**T**hanks for your comments, Xian. As a foreword, a few people we met also had the intuition that DPPs would be relevant for Monte Carlo, but no result so far was backing this claim. As it turns out, we had to work hard to prove a CLT for importance-reweighted DPPs, using some deep recent results on orthogonal polynomials. We are currently working on turning this probabilistic result into practical algorithms. For instance, efficient sampling of DPPs is indeed an important open question, to which most of your comments refer. Although this question is out of the scope of our paper, note however that our results do not depend on how you sample. Efficient sampling of DPPs, along with other natural computational questions, is actually the crux of an ANR grant we just got, so hopefully in a few years we can write a more detailed answer on this blog! We now answer some of your other points.

*“one has to examine the conditions for the result to operate, from the support being within the unit hypercube,”*

Any compactly supported measure would do, using dilations, for instance. Note that we don’t assume the support is the whole hypercube.

*“to the existence of N orthogonal polynomials wrt the dominating measure, not discussed here”*

As explained in Section 2.1.2, it is enough that the reference measure charges some open set of the hypercube, which is for instance the case if it has a density with respect to the Lebesgue measure.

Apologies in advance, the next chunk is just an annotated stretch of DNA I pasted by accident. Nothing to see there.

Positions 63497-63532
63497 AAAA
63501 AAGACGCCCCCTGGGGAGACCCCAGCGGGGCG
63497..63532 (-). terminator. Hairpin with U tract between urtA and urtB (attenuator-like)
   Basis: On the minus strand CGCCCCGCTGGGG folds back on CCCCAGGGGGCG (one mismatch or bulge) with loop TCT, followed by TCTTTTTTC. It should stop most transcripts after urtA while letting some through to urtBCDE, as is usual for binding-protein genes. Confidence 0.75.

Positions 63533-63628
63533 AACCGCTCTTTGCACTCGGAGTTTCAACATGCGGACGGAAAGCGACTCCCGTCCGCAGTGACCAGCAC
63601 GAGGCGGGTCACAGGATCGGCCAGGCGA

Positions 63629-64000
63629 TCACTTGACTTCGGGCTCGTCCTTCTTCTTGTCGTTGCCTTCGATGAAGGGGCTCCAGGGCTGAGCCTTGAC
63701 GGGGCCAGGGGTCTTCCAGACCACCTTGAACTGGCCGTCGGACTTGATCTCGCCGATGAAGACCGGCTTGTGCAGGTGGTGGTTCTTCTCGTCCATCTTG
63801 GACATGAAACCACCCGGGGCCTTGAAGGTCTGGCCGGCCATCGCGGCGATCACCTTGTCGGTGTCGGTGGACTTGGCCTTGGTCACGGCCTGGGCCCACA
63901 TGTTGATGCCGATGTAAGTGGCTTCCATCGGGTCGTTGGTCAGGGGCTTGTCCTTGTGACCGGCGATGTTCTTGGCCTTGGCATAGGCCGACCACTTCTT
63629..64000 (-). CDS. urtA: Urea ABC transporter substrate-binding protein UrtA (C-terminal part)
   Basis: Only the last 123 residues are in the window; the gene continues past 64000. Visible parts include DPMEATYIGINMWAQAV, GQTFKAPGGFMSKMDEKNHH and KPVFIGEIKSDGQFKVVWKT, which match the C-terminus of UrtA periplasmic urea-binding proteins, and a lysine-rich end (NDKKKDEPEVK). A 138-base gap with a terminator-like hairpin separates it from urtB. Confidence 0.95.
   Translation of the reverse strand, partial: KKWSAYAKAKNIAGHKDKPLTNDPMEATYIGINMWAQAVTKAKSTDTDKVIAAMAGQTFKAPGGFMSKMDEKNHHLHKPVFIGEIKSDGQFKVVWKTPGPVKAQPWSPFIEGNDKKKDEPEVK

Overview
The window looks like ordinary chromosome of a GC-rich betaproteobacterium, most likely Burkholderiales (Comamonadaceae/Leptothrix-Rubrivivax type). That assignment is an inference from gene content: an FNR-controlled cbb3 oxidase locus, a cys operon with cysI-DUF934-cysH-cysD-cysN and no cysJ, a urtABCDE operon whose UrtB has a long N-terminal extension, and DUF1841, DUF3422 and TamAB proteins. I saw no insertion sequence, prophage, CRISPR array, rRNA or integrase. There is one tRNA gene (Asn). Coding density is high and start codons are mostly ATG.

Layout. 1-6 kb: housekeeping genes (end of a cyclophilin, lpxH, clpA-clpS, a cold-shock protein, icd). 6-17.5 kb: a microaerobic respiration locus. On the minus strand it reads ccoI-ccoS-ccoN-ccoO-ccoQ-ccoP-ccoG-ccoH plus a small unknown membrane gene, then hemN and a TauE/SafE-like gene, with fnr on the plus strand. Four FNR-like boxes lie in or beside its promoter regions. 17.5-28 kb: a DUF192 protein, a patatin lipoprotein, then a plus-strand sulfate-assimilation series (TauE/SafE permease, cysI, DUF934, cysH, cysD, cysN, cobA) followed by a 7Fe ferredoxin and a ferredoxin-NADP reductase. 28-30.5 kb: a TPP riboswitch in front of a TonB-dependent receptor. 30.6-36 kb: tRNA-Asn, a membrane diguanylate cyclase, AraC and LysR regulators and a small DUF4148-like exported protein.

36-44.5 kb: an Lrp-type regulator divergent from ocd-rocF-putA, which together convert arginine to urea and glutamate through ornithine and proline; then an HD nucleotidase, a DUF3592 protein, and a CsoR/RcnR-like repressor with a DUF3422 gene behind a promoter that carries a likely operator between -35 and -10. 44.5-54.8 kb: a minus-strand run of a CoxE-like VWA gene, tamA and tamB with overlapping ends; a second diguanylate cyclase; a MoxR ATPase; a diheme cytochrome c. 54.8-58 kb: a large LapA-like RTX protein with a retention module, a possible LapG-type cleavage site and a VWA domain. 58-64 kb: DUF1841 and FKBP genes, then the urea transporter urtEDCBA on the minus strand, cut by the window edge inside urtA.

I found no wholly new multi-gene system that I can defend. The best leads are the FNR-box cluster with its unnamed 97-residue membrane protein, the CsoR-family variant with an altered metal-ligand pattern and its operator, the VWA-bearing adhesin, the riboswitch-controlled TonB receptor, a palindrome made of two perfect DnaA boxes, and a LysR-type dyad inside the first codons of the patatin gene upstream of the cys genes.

*“to the lack of relation between the point process and the integrand,”*

Actually, our method depends heavily on the target measure μ. Unlike vanilla QMC, the repulsiveness between the quadrature nodes is tailored to the integration problem.

*“changing N requires a new simulation of the entire vector unless I missed the point.”*

You’re absolutely right. This is a well-known open issue in probability, see the discussion on Terence Tao’s blog.

*“This requires figuring out the upper bounds on the acceptance ratios, a “problem-dependent” request that may prove impossible to implement”*

We agree that in general this isn’t trivial. However, good bounds are available for all Jacobi polynomials, see Section 3.

*“Even without this stumbling block, generating the N-sized sample for dimension d=N (why d=N, I wonder?)”*

This is a misunderstanding: we do not say that d=N in any sense. We only say that sampling from a DPP using the algorithm of [Hough et al] requires the same number of operations as orthonormalizing N vectors of dimension N, hence the cubic cost.

*1. “how does it relate to quasi-Monte Carlo?”*

So far, the connection to QMC is only intuitive: both rely on well-spaced nodes, but using different mathematical tools.

*2. “the marginals of the N-th order determinantal process are far from uniform (see Fig. 1), and seemingly concentrated on the boundaries”*